President Barack Obama is continuing his appeal to Congress to pass his plan to boost hiring and the economy. The president plans to announce on Monday how he will pay for the plan and reduce the government's deficit.
President Obama used his weekly radio and Internet address Saturday to once again appeal for public support for his $447 billion jobs legislation.
Watch President Obama's weekly address:
"It is a jobs bill that does two simple things: put more people back to work and more money back in the pockets of people who are working," said Obama.
In the president's now-familiar message, he asked Americans to press their lawmakers to pass the bill, and he said members of Congress should act on it.
"So the time for action is now," added Obama. "No more games, no more gridlock, no more division or delay. It is time for the people you sent to Washington to put country before party, to stop worrying so much about their jobs and start worrying more about yours."
Obama says he will explain on Monday how he would pay for the jobs plan while reducing the government deficit. His goal is to cut the deficit by about $2 trillion over 10 years.
Opposition Republicans have indicated a willingness to accept some provisions of the jobs bill. But they object to the president's plan to pay for the initiatives with higher taxes on corporations and wealthy individuals.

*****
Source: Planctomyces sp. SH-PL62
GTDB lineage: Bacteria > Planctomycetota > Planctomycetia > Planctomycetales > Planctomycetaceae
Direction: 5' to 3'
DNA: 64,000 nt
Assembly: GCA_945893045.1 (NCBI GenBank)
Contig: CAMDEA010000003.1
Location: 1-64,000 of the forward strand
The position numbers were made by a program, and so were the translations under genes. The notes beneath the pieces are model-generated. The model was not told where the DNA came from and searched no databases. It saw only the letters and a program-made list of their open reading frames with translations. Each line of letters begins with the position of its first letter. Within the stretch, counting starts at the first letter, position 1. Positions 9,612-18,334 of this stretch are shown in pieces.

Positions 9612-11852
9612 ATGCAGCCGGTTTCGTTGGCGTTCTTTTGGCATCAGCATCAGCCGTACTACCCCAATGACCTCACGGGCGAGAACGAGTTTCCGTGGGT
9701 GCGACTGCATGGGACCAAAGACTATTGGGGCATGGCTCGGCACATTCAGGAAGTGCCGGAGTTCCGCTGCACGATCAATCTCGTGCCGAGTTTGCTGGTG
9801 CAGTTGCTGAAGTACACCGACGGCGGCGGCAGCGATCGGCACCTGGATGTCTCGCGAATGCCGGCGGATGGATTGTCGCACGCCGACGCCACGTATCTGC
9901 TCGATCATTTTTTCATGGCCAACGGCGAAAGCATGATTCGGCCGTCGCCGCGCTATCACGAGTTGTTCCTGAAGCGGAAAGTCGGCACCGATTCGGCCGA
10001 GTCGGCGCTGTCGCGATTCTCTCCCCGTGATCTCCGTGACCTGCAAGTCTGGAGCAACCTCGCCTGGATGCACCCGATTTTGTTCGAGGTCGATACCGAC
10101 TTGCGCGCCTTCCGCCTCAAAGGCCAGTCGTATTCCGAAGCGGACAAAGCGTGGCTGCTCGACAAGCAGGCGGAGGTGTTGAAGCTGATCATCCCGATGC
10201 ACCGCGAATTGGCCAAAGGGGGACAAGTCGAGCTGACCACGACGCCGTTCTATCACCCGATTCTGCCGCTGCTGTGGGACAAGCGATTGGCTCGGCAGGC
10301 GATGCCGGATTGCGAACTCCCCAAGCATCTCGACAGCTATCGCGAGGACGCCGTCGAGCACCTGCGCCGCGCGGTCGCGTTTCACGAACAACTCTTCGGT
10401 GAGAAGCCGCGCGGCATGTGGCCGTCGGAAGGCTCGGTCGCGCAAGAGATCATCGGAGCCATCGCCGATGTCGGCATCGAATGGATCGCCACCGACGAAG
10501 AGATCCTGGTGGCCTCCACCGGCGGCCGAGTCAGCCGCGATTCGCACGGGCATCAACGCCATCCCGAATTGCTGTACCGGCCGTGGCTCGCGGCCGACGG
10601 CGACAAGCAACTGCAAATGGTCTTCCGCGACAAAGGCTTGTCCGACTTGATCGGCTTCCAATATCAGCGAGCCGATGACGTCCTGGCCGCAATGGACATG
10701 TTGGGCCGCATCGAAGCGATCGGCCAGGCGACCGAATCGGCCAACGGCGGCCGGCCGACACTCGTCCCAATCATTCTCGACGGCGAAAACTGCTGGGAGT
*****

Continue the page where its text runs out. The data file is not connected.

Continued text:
Republicans also say the Obama administration is hindering job creation by placing too many regulations on industry.
In the weekly Republican address, Congressman Peter Roskam, from the central state of Illinois, said businesses should be able to focus on hiring, not on dealing with Washington.
Watch Republican weekly address:
"One Illinois farmer stood up at a town hall meeting last month and pleaded with the president. He said, 'Please do not challenge us with more rules and regulations from Washington.' I could not have said it better myself," Roskam said.
Since announcing his jobs plan September 8, President Obama has campaigned for it in states where next year's election could be decided.
He has made two visits to Virginia and one to North Carolina. His second visit to Ohio will take place Thursday in the city of Cincinnati, near Republican House Speaker John Boehner's district.
Obama's approval rating in public opinion polls has recently sunk to its lowest point of his presidency. A New York Times / CBS poll shows that almost half of those questioned believe the economy is headed for another recession. Almost three out of four think the country is moving in the wrong direction.